The music scene is a lexical minefield; one misplaced syntactical structure here, a floating definite article there and it can all mean ruin in the eyes of a given genre’s credibility-gatekeepers. Whether you’re po-going around the stage in spray-on jeans or gazing wantonly at your shoes – names are an intrinsic part of an artist’s aesthetic. Call yourself Test Icicles and you’re halfway to fucked already…
Whilst such dictionary-plunder translated into brash sloganeering during Punk’s gobby heyday, twee nouns throughout Britpop, and an excess of Z’s wherever there’s a sniff of da urban, the burgeoning sound of dubstep has claimed it’s own alphabetic doctrine; the kicking K. Amongst the subterranean bass and clipped tech overtures, dubstep’s royalty began to emerge – all proudly grasping their consonants with pride. Digital Mystikz, Kode 9 and, lest we forget, Skream.
I listen to loads of different genres. At the minute I’m really feeling Goldfrapp… They’re sick!
Hard, angular and bestowed with the ability to subtly transform an innocent entity into something far more brusque, the use of K (alphabetic not narcotic) provides a neat encapsulation of dubstep’s recent aural ascent – maturing from the more polite environs of Millennium Garage into a visceral strain of instrumental polemic that shares a genealogy with Grime but eschews the more glamour-obsessed aspects of the genre.
Emerging blinking from the bedroom, dubstep’s formative years have seen cheap PC software enable anyone to become a producer – yet where this ensures a refreshing democracy, it also means there’s a shitload of banal vinyl to wade through. Thankfully from time to time an artist comes along who ensures there’s no need to finger the crates endlessly in search of that elusive gem – with their inherent brilliance writ large for all to see. In the case of dubstep this mantle has fallen firmly at the uber-talented feet of Skream – aka Olli Jones – whose virulent strain of bass punctured beats and piquant melodies has opened up the genre to a whole new audience. When even the BBC are giving you the crossover thumbs up (“if this weird new sound is ever to make its way overground, this is the man to take it there”) then you can presume you’re making an impact. When Villalobos starts playing you out, it’s time to accept your fate…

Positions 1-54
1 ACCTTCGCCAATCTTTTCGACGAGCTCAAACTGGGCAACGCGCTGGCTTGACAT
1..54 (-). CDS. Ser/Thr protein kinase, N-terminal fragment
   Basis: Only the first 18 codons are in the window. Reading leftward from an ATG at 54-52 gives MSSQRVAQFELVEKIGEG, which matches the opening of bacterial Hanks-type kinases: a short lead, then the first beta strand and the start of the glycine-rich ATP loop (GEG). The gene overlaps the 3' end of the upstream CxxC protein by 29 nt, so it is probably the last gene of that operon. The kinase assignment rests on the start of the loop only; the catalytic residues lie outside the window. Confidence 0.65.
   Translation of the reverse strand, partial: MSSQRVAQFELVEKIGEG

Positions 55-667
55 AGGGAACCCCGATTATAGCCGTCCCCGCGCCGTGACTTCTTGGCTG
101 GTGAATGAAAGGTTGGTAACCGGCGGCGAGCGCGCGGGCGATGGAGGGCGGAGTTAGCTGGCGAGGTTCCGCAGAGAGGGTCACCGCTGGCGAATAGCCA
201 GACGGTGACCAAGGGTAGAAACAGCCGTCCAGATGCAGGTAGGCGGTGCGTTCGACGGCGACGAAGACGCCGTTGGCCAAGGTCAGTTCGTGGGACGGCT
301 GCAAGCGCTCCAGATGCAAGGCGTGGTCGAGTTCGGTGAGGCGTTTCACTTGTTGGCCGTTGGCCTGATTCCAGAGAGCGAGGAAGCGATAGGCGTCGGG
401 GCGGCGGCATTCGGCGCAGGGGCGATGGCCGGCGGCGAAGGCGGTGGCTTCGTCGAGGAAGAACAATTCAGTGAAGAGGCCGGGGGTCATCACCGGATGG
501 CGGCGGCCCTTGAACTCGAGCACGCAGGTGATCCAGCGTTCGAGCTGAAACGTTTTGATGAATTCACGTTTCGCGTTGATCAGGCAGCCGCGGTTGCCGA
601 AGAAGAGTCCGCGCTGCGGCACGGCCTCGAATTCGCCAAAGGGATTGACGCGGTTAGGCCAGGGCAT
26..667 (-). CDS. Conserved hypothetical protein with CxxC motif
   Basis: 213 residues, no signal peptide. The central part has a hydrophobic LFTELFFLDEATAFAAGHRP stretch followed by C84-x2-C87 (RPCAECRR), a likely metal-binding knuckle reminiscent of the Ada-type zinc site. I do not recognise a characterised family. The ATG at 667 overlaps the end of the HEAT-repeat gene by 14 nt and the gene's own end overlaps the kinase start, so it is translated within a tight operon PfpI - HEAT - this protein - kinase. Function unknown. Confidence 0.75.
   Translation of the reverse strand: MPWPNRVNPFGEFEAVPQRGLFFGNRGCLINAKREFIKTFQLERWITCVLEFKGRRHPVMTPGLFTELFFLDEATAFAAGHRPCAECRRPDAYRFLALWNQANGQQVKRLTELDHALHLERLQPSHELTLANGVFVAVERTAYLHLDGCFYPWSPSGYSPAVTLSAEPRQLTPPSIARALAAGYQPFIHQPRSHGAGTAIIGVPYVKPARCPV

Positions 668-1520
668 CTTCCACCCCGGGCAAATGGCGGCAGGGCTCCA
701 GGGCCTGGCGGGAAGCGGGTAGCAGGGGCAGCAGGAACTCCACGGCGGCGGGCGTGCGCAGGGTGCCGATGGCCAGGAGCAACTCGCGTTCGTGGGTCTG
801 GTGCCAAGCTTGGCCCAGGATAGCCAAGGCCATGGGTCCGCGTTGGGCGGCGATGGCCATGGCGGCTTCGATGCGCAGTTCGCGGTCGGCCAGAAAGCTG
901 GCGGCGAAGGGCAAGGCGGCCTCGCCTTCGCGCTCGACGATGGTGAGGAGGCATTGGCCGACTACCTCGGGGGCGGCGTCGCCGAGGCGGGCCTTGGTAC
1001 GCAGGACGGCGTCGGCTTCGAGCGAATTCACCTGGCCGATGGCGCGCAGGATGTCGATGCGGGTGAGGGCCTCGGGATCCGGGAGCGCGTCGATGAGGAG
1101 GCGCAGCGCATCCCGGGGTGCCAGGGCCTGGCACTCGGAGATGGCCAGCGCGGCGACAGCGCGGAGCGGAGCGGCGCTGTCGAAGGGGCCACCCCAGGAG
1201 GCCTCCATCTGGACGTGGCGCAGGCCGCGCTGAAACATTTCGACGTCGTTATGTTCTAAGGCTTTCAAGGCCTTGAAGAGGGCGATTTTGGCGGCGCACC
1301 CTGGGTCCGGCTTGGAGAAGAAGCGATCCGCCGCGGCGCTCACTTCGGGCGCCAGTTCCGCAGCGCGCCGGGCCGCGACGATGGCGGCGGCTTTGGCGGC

Call yourself Test Icicles and you’re halfway to fucked already…
With the kind of back-story that reads like a PR team’s wet-dream, 2000 was year-dot of the Skream arc; aged 15 and in bother at school, Olli met Benga and Hatcha who, through their connections with Croydon’s Big Apple record shop and club sets at Forward>>, together minted the dubstep game plan. Uniting the vicious predilection of dub, seedy menace of drum & bass and head-nodding gravitas of hip-hop, dubstep quickly gained a reputation as the underground noise of choice for those in the know – bringing a genuine thrill to even the most jaded of ears. Yet, as is always the case with such a closed-gate community, the smell of potential stagnation hung heavy in the air. Thank fuck then for Digital Mystikz.
Introducing a more melodious aspect to the sonorous silicon, Digital Mystikz laid the foundations that Skream then built on; bringing tunes in from the shadows and allowing the ear access to a lighter thread with which to balance the noir-couched backdrop. If that all sounds emotionally redundant, suffice to say the actual records are searing diktats on the power of vocal-less music – battering the senses in a way which is neither oppressive nor intimidating, yet somehow enveloping the listener in the kind of serotonin-etched experience that makes having ears worthwhile. Hyperbolic? Maybe. Bollocks? Not a chance.
I’ll hopefully be doing a track with Warrior Queen later this year and my full length will be appearing in 2006: So be ready!
This all brings us neatly to the release of ‘Midnight Request Line’ on the superlative Tempa; undoubtedly the definitive dubstep release thus far, Skream’s fifth 12″ sent a shudder so fierce throughout the underground that it was only a matter of time before it breached the genre levies and flooded out. When Ricardo Villalobos started spinning it even Skream was shocked. “Yeah that’s sick” Olli confesses “I was really surprised when I heard a techno DJ was playing one of my tracks.” So would you consider returning the favour? “If I liked it…”
Having started dabbling in production at the ripe old age of 14, Skream’s musical life was nearly cut short due to a technology-provoked apathy. “I was about 14 when I started dabbling with Music 2000 but got bored really quickly. Then my brother introduced me to FruityLoops 3 and it all started from there”. From here on in things progressed quickly and the music matured at an alarming rate, so surely his set-up must have changed considerably over the years? “Well no, not at all really – there’s been some updates on my software and a new keyboard, but other than that it’s the same. I will be moving on to a Mac soon, but not just yet”.